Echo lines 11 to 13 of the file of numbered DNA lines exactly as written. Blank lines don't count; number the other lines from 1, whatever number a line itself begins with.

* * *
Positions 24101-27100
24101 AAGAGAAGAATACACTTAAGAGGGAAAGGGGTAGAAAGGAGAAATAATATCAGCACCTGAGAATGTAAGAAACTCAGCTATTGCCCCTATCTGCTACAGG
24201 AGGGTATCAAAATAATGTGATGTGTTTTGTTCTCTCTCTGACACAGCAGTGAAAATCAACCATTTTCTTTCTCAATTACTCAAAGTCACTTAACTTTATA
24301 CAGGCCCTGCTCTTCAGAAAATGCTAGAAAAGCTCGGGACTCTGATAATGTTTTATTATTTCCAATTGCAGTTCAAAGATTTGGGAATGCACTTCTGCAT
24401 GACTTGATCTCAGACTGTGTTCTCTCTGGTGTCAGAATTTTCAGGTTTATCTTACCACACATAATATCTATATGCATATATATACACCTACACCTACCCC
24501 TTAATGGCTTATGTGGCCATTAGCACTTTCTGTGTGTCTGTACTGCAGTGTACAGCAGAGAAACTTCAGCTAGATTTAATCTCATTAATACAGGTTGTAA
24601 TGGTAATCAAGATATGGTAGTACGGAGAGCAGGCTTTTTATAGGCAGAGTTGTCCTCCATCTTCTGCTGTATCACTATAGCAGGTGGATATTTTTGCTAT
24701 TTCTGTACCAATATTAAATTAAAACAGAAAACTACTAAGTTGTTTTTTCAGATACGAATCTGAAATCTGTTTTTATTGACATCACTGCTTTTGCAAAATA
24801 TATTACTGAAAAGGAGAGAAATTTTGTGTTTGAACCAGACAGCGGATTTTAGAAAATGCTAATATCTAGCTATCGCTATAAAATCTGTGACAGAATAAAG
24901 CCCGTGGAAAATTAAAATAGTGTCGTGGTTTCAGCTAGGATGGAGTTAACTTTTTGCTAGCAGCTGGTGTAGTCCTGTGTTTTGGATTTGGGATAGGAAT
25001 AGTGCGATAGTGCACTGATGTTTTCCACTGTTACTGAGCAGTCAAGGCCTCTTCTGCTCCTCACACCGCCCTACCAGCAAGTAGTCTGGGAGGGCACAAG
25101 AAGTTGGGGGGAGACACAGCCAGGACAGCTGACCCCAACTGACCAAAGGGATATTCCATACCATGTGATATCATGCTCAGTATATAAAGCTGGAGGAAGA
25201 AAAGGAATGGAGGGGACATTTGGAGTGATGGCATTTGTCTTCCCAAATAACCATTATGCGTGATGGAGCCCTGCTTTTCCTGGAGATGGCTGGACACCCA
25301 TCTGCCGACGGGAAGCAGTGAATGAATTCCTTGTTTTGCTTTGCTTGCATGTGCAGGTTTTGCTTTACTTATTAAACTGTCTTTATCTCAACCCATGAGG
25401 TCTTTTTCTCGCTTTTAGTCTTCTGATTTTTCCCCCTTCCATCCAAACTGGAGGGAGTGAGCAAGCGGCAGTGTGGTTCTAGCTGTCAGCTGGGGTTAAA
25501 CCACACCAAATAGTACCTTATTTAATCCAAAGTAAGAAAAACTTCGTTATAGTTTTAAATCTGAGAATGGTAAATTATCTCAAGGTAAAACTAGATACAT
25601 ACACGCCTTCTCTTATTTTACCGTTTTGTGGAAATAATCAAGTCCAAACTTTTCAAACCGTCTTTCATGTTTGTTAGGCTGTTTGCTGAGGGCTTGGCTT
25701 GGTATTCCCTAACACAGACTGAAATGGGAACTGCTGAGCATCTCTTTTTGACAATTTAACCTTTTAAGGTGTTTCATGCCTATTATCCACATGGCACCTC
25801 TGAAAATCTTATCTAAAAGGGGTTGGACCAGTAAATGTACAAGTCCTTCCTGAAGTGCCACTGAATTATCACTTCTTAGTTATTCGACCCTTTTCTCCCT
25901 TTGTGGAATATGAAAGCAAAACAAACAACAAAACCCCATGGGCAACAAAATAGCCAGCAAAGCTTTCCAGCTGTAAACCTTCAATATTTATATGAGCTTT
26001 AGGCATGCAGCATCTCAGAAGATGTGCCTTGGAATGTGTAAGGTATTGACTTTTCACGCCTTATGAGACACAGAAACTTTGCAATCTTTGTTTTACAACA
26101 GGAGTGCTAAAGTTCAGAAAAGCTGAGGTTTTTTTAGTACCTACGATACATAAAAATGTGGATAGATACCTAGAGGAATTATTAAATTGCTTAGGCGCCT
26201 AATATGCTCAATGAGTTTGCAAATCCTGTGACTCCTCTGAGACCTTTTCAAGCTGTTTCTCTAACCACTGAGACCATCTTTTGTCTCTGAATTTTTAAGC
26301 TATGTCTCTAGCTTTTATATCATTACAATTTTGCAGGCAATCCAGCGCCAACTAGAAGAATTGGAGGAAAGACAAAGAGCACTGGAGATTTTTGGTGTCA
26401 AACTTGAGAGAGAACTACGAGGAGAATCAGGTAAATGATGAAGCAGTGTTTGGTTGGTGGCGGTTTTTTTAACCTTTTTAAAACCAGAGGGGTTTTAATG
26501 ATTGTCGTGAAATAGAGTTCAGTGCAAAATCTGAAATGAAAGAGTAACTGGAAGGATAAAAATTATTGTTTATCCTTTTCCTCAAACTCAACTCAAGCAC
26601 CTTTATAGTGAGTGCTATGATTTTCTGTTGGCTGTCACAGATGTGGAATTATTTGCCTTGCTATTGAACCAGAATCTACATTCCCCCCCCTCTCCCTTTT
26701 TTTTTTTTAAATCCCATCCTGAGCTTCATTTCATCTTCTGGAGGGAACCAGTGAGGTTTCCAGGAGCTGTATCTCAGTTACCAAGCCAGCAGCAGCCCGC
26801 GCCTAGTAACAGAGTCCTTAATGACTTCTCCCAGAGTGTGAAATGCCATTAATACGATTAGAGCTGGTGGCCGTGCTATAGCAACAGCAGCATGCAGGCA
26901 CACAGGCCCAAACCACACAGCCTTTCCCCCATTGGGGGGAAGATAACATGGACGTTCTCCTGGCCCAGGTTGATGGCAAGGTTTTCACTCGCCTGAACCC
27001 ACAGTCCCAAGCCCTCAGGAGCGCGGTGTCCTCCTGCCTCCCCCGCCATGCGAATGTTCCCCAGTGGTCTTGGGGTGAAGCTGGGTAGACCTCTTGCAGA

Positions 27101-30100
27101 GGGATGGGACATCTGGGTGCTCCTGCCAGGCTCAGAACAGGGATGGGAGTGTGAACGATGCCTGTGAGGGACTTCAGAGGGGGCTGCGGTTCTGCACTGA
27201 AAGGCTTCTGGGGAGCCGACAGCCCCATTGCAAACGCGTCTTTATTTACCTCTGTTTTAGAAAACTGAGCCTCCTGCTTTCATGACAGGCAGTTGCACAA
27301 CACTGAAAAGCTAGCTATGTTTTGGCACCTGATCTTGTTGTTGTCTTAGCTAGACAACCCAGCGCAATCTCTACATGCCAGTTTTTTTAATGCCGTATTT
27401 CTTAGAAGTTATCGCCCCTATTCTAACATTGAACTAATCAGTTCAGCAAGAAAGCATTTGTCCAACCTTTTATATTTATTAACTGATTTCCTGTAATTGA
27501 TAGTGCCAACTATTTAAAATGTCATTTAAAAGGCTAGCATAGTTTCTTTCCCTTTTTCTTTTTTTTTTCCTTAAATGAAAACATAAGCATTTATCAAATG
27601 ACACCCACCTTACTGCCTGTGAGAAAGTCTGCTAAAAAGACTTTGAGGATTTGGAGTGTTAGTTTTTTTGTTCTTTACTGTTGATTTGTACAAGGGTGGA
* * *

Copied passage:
25001 AGTGCGATAGTGCACTGATGTTTTCCACTGTTACTGAGCAGTCAAGGCCTCTTCTGCTCCTCACACCGCCCTACCAGCAAGTAGTCTGGGAGGGCACAAG
25101 AAGTTGGGGGGAGACACAGCCAGGACAGCTGACCCCAACTGACCAAAGGGATATTCCATACCATGTGATATCATGCTCAGTATATAAAGCTGGAGGAAGA
25201 AAAGGAATGGAGGGGACATTTGGAGTGATGGCATTTGTCTTCCCAAATAACCATTATGCGTGATGGAGCCCTGCTTTTCCTGGAGATGGCTGGACACCCA